If a person doesn't show remorse or take responsibility for having done something wrong, it’ll be hard to trust them to do what’s right in the future. Generally, this might look like the person always needing to be right or always acting as the victim. “Even if they’ve hurt you, they might be creating their own narrative and not listening to you or disregarding what you’re saying,” says psychotherapist and certified trauma specialist Susan Zinn, LPCC, LMHC, NCC, founder of Westside Counseling Center.

At the extreme, that kind of behavior could lead to you questioning yourself or your worth, says therapist Elizabeth Marks, LMSW. (And if that becomes a recurrent situation, it’s a slippery slope to gaslighting.) “In any case, a person telling you how to think, feel, or act based on how it best serves their needs is a strong red flag of untrustworthiness,” says Zinn.

3. They seem to be hiding a lot of ‘big’ things

While personal boundaries can certainly be positive, if a friend or partner seems to be shielding so much of their life that it fosters room for reasonable doubt about their character or motives, there’s a chance they’re concealing a secret (and not just upholding a sense of privacy). Because transparency is another cornerstone of trust, when someone categorically hides their space, their phone, or the important people in their life, it can be a sign that they’re not trustworthy, says Marks: “It just begs the question of what really is being hidden.”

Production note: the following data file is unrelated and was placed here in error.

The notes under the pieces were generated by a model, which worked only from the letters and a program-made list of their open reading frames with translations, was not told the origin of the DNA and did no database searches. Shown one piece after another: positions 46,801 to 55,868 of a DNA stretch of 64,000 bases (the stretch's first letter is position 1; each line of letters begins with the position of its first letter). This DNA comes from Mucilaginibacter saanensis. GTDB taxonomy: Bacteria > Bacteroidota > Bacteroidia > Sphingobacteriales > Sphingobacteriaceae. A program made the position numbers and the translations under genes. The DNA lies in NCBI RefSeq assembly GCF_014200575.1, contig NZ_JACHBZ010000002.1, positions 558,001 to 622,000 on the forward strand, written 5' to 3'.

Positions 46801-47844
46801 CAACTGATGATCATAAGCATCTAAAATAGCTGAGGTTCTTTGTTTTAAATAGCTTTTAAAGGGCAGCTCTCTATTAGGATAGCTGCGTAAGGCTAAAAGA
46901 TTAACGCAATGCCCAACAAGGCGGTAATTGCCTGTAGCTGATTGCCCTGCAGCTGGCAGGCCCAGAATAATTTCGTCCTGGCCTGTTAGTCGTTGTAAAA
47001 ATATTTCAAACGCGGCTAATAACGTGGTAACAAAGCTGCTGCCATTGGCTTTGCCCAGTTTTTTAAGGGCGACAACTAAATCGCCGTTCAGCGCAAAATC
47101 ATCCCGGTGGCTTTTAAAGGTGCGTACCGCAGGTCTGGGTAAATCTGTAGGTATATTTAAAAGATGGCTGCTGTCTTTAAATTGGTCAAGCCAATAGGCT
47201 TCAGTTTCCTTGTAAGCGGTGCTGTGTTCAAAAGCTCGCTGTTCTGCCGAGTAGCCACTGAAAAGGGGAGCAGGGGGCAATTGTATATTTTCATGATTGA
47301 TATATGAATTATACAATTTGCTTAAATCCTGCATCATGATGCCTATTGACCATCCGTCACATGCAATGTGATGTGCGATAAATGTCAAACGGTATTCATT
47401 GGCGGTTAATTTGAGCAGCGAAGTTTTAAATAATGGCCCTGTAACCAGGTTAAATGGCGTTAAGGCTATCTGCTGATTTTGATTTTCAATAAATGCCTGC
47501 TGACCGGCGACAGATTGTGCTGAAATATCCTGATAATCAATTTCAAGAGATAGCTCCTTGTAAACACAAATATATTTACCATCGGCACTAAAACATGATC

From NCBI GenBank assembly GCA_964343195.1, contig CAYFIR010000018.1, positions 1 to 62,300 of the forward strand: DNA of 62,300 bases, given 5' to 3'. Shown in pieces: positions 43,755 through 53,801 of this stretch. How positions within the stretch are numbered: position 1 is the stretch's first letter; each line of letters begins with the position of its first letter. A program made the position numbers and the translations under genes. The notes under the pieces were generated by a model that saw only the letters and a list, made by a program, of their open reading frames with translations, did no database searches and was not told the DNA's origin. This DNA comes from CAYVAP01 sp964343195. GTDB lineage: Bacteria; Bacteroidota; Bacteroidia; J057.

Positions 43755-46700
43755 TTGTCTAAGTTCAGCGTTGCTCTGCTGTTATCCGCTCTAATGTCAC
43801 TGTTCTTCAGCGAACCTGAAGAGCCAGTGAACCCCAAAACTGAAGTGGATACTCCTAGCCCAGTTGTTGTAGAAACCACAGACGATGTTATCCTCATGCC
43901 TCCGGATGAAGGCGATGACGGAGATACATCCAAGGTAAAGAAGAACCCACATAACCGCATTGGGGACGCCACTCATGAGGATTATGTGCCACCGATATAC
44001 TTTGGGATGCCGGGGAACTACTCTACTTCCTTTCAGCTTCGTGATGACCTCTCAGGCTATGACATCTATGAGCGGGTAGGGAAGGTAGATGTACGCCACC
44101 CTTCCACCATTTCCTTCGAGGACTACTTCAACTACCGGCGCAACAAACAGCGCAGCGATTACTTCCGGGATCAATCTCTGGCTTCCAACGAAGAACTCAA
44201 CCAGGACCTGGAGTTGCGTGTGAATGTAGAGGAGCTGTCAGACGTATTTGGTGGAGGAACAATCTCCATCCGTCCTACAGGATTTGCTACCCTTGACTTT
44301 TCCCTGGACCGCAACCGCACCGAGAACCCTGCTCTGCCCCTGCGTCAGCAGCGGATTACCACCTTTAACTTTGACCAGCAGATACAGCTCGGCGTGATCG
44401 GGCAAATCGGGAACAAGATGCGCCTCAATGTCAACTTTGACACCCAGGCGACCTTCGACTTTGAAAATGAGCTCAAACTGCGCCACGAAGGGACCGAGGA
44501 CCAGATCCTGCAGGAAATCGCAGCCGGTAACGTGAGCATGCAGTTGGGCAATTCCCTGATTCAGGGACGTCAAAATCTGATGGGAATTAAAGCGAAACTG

The same goes for hiding explanations or plans behind a “why are you asking?” shield. For example, if you ask a partner what they’re doing later, and the answer is, “Why do you want to know?” you might question their desire to withhold information and to put a roadblock in an otherwise open dialogue, says Marks.

4. You can’t count on them to do what they said they would

You’d be hard-pressed to find someone who has stuck to every agreement or promise they’ve made. We’re all humans, and sometimes life happens, and you have to cancel on an important plan, even last-minute. But if a friend or partner is repeatedly flaky, you have to ask, Can lightning really strike twice…or three or four times? Inconsistent behaviors and a lack of accountability create an unnecessary state of confusion, which may signal that a person’s intentions are questionable, says Holzberg.

5. They give you a strange sense of anxiousness or unease

Often, one of the surest signs of an untrustworthy person is a gut feeling—sometimes, literally. “For instance, that feeling of having butterflies in your stomach when you’re around someone may actually be your body cueing you into something that feels unsafe or off,” says Zinn.

If a person’s presence seems to make you uncomfortable or uneasy, even if you can’t quite explain why, it’s worth tuning into that feeling. “We have to spend more time concentrating on how we really want to feel, and asking ourselves, Does this person feel emotionally safe? Do they make me feel good? Do they renew me?” Zinn says. And if you’re spending time trying to assess why things feel off when you’re around them or whether they might be untrustworthy, the answer to the above introspective questions is very likely, ‘no.’ “We only have so much energy every day,” Zinn says, “and when people or our emotions about them are depleting us rather than renewing us, it doesn’t allow for balance in our lives or a healthy relationship.”